Pop culture obsessives writing for the pop culture obsessed.
Pop culture obsessives writing for the pop culture obsessed.

Killjoys’ bounty-hunting sci-fi has creativity to spare, but lags in execution

Illustration for article titled Killjoys’ bounty-hunting sci-fi has creativity to spare, but lags in execution
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From Boba Fett to Dog The, pop culture loves its bounty hunters. They work a sleazy, dangerous, and alluring beat that treats low-life scofflaws to high-octane thrills. The fantasy of hauling in an unruly perp to collect a serious cash reward endures in Syfy’s new drama Killjoys, which takes romanticized thuggery to a star system far, far away. Its protagonists are reclamation agents, which is another term for bounty hunters, which itself is another term for Killjoys. Synonyms are alive and well in Killjoys’ vision of the future.

Penned by Lost Girl creator Michelle Lovretta, Killjoys hangs its shingle on a decisive female lead. Dutch (Hannah John-Kamen) is a top-level reclamation agent, equal parts sassy, dangerous, and mysterious. And she has zero issue with shooting first: Although Dutch’s moral compass seems reasonably calibrated, fleeting glimpses of her childhood suggest she was raised with the sole purpose of becoming an emotionless killing machine.

Her partner-in-crime busting, John Jaqobis (Aaron Ashmore), is a tech-savvy sidekick with a sarcastic streak. The two share a well-oiled platonic relationship replete with years of personal history. For Dutch-related sexual tension, Killjoys turns to John’s formerly estranged brother D’Avin (Luke Macfarlane), the team’s newest recruit. He’s a rugged ex-soldier whose tactical and combat brilliance is slowly giving way to PTSD.

As employees of the Reclamation Apprehension Coalition, or RAC, the three Killjoys chase hardened fugitives throughout the Quad, a planet and three orbiting moons on the verge of violent class warfare. Despite the RAC’s independent status, its biggest client is the Company, a morally ambiguous body that governs over the Quad territories.

The term “stylized grittiness” sounds like an oxymoron, but it fits Killjoys. The series’ washed-out color palette lets viewers know that the future ain’t no rainbow-paved cakewalk. Dutch, John, and D’Avin can each take a good face-punch, and they aren’t above saying the word “shit” when events warrant. Yet there’s a disconnect in play here: The leads are younger, more attractive, and trendier than they have any business being, which places their world-weary austerity under suspicion. They’re too pretty to be gritty.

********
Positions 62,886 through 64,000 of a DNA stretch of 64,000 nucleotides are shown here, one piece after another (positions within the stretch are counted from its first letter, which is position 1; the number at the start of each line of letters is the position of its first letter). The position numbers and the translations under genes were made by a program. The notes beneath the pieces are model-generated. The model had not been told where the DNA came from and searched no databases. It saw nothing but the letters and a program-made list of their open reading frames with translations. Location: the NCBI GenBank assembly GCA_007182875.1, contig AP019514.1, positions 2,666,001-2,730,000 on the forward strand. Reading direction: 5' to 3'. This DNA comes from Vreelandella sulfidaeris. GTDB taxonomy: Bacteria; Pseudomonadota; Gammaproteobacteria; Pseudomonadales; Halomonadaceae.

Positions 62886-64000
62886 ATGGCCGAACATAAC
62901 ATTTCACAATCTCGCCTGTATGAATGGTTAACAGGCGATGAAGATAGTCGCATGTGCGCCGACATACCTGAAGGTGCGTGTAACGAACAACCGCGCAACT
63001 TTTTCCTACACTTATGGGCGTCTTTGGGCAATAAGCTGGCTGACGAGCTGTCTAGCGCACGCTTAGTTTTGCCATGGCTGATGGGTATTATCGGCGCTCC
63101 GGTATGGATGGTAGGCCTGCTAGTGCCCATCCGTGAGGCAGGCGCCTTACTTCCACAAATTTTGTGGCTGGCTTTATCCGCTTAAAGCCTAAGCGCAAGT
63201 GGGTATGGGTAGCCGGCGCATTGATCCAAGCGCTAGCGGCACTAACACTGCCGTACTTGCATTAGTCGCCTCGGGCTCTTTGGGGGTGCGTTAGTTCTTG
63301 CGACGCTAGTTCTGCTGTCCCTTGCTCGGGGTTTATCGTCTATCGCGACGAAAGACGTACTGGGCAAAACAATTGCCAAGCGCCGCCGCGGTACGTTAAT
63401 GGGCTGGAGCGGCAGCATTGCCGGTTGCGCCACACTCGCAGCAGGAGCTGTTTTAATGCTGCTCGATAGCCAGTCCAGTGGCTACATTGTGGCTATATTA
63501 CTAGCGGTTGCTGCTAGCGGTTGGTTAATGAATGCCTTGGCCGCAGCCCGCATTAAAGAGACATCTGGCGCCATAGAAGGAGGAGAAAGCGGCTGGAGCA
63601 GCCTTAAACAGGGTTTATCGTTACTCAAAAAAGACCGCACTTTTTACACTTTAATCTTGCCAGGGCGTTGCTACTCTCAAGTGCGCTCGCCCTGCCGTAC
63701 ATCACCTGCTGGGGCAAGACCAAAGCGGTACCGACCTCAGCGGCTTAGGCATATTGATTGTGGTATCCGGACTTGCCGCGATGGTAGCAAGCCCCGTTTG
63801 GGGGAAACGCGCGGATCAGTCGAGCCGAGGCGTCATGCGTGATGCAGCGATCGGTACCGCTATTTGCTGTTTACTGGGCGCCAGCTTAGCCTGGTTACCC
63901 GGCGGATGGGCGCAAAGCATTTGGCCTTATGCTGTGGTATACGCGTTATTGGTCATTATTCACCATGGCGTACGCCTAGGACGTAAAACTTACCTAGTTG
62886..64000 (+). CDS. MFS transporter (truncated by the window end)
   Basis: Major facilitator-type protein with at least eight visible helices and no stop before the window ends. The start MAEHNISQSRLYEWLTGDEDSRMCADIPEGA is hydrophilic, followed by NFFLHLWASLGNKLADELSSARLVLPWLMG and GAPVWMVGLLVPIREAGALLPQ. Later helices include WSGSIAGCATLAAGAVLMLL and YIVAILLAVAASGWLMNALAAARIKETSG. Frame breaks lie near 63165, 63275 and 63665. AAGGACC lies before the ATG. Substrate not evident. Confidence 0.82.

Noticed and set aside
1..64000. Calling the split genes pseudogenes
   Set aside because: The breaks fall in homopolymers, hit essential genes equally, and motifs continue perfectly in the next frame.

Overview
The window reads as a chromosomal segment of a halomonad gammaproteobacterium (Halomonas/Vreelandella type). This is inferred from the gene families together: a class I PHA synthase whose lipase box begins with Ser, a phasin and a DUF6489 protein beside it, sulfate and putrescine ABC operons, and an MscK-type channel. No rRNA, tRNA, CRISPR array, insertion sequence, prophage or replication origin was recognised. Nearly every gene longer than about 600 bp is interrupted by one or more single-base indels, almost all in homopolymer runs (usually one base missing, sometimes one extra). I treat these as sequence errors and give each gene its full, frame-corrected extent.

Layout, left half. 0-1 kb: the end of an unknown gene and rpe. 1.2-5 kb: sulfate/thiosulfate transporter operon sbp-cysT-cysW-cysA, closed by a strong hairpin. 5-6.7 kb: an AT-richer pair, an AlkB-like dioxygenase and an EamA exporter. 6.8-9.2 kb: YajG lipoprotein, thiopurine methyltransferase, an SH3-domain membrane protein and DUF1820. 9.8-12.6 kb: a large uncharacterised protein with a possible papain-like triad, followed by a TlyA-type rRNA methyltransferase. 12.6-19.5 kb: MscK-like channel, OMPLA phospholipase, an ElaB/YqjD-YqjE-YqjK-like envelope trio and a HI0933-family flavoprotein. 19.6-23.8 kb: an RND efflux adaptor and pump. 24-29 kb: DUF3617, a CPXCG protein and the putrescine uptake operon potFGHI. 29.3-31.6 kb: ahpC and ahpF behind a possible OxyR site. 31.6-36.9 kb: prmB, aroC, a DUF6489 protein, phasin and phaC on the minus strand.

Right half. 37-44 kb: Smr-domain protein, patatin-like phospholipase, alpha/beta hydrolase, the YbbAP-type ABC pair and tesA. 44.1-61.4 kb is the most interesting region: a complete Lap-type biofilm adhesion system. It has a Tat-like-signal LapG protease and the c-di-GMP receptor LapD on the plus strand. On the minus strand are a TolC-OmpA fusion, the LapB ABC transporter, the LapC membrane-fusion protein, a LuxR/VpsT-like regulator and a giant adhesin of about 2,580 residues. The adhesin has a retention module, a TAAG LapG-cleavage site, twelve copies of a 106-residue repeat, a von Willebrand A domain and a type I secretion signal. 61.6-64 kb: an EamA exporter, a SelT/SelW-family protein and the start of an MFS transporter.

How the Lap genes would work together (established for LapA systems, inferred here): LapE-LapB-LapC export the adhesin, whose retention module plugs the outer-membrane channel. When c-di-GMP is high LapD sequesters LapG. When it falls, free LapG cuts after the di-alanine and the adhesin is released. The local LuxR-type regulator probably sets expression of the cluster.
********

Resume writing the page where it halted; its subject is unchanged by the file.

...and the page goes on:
Killjoys takes its cues from some of the new millennium’s most influential science-fiction television, pulling elements from Battlestar Galactica, Firefly, and Orphan Black into its reverent tractor beam. (The show comes from Temple Street, Orphan Black’s Toronto-based production company.) While functioning as a bounty-of-the-week procedural, the series also strives for an overarching mythology. As with Battlestar and Firefly, Killjoys goes light on the planetary nerdiness; in lieu of aliens sporting varying degrees of forehead ridges, it keeps things human (literally) with a backdrop of civil unrest and government abuses. The Quad is a complex place, a sociopolitical tinderbox whose murky past is primed and ready to catch up with it. Dutch’s personal narrative runs in tandem with the Quad: The cryptic mentor who schooled her as a child has suddenly reappeared, assigning a deadly task (and possibly more down the line) she’s unable to refuse. After years of sculpting her into a cold-blooded assassin, he’s looking for a return on his investment.


Although Killjoys has ambition and creativity to spare, it often lags in execution. Compelling storylines find themselves saddled with heavy-handed exposition and clunky, B-grade dialogue. When serving up our Killjoys’ characteristics and values, attributes like “tough,” “sarcastic,” and “mysterious” should be treated as condiments, not the main course. Despite solid acting, our leads are handcuffed to what’s on the page, with no opportunity to transcend stock character templates. Dutch, John, and D’Avin would seem fleshed-out by the standards of video game cut scenes, but their pixilated qualities swiftly reveal themselves when patched into a steely television drama. Ancillary characters—like Dutch’s hoity-toity frenemy Delle Seyah Kendry or sassy gay bartender Pree—are painted with even broader strokes.

In its current state, Killjoys is stranded in a tone-divested neutral zone, perilously low on the fuel needed to keep up with its influences. It’s too perfunctory to attain the gravitas of Battlestar Galactica and Orphan Black, with not enough of the heart and pitch-perfect humor that made Firefly so engaging. Fortunately, there’s a sound infrastructure in place. Killjoys premise is solid, the storylines original, the CG tasteful, and the action sequences finely choreographed. Extra praise is reserved for the art department, which does a formidable job presenting the utopian/dystopian paradox that makes up the Quad. Like a fixer-upper house with good bones, a few light renovations may be all Killjoys needs to transform into something worth inhabiting.